The quarter-final was a tricky trip to take on Everton at Goodison Park, but three goals in the 30th, 31st and 32nd minutes from Maynor Figueroa, Callum McManaman and Jordi Gómez put the Latics 3-0 up. McCarthy was on the pitch for the whole game, while McArthur was brought on for the final 20 minutes to help close out the victory.
For the semi-finals, Wigan travelled to Wembley to face Millwall and it was a similar story, with McCarthy starting and finishing the match and with McArthur brought on for the final half hour when Wigan were already leading thanks to a Shaun Maloney goal, ahead of McManaman’s late second.
Then there was the famous final, against the mighty Manchester City and their overseas-dollars–papier-mâché of an XI. Wigan always believed they could do it, with Martínez oozing confidence throughout the preparations and even boosting the squad’s self-belief by bringing in a psychologist and then by asking them to write about how good their colleagues were, slipping these words of praise through each player’s hotel room door in an envelope on the morning of the match.
Tactically, Wigan set up in something a 3-4-3 formation, which wasn’t completely foreign to them given that they’d often played with three centre-backs. McArthur was the one chosen to play as the right-wing-back, while McCarthy was just inside in central midfield. For the two Glaswegians, this was a comfortable set-up as they had played in these positions before for Hamilton on a few occasions, as Accies had often took the field with three at the back too. McManaman was the one ahead of McArthur on the right flank that afternoon and was one of few players granted a license to stay high up the pitch, meaning McArthur and McCarthy had extra defensive work to do. They both did it well.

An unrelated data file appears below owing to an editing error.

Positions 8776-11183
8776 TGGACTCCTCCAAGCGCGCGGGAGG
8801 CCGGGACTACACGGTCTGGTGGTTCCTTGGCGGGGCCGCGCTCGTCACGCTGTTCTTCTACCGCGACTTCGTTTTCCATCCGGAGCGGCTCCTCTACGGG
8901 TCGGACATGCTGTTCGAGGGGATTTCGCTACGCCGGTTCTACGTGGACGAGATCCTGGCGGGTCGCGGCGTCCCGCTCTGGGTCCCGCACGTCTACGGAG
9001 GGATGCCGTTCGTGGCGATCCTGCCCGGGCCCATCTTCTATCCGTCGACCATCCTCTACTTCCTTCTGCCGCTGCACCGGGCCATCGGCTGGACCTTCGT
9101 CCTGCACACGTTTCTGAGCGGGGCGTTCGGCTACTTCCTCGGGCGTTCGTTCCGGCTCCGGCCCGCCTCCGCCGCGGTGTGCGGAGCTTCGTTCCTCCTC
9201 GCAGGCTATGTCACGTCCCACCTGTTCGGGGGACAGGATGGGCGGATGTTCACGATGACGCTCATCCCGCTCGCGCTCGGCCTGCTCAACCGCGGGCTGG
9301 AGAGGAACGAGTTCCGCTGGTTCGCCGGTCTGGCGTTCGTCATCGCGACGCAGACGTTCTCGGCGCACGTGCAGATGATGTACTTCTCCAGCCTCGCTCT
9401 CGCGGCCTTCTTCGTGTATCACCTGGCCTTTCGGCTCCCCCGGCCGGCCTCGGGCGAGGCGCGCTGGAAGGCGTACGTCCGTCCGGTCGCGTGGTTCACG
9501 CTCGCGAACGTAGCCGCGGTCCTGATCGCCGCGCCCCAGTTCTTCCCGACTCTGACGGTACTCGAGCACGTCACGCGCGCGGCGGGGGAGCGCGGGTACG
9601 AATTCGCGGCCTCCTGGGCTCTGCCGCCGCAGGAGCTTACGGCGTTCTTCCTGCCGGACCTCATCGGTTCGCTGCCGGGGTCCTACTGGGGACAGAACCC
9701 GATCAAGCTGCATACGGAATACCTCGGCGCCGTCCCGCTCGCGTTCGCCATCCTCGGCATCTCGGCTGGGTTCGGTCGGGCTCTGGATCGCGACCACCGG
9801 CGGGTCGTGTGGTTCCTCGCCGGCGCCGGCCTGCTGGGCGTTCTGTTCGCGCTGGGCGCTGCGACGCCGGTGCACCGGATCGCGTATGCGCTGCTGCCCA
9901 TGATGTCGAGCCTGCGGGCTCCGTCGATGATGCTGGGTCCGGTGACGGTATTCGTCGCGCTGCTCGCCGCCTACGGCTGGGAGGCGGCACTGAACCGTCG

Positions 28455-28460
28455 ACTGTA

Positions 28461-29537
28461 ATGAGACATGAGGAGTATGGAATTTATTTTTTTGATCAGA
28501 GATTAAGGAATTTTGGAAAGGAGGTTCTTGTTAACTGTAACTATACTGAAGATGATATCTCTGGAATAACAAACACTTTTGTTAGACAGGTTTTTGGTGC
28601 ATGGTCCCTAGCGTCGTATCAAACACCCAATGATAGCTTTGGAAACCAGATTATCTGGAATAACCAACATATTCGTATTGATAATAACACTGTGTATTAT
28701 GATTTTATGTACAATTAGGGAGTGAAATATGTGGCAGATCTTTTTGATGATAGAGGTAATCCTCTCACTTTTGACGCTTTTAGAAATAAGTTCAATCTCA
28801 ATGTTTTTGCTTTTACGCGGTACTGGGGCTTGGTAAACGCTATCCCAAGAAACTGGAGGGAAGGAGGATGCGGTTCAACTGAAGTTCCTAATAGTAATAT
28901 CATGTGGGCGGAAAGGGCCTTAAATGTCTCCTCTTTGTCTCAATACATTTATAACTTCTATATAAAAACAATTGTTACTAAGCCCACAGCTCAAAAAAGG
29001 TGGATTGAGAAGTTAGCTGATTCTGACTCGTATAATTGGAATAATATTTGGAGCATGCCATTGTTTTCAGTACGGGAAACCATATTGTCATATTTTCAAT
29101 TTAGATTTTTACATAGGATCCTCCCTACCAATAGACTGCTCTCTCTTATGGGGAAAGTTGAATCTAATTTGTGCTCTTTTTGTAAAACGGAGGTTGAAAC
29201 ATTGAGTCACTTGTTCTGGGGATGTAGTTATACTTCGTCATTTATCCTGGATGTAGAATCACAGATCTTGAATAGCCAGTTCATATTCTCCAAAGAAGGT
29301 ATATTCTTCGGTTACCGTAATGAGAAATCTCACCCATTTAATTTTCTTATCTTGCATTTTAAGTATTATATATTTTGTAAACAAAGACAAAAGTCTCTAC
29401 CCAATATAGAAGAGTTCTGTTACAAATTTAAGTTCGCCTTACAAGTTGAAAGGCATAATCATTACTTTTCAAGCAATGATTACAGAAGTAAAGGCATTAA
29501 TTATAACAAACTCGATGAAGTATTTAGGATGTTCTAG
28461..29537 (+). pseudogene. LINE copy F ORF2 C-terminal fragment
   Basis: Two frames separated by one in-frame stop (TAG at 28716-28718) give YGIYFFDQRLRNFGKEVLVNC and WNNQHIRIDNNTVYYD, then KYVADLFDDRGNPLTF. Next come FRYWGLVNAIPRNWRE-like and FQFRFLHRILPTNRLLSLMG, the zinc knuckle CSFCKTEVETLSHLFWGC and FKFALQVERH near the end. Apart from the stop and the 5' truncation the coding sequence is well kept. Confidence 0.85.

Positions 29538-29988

Furthermore, the overall Wigan philosophy was a familiar one for both of them. “The reason it was right for both of them to go to Wigan is the style of football they played under Martínez,” Reid explained in the aforementioned Daily Record interview. “They were brought up with that style and they’ve now taken it to another level.”
From McArthur’s point of view, their experience from their time at New Douglas Park was invaluable in their success at Wigan, not just in the FA Cup. “We’re playing as a twosome in there and loving it,” he told the Daily Record shortly after the cup success. “Not many teams play 3-4-3, but it’s a joy for me and to play beside James is always superb. To think two boys from Hamilton are now playing together in the Premier League is incredible. It’s like we’re back in our Hamilton days, even though we’re doing it against Manchester United and Arsenal. It benefits the team that myself and James have that understanding in the middle of the park.”
Of course, there is no denying that City were largely the better side in that final, boasting 82.5% possession and having a total of 29 shots to Wigan’s four. But it was Ben Watson’s last gasp header that found the back of the net and Wigan’s all-round efforts proved to be enough for some history to be written that afternoon. This story, though, began in South Lanarkshire.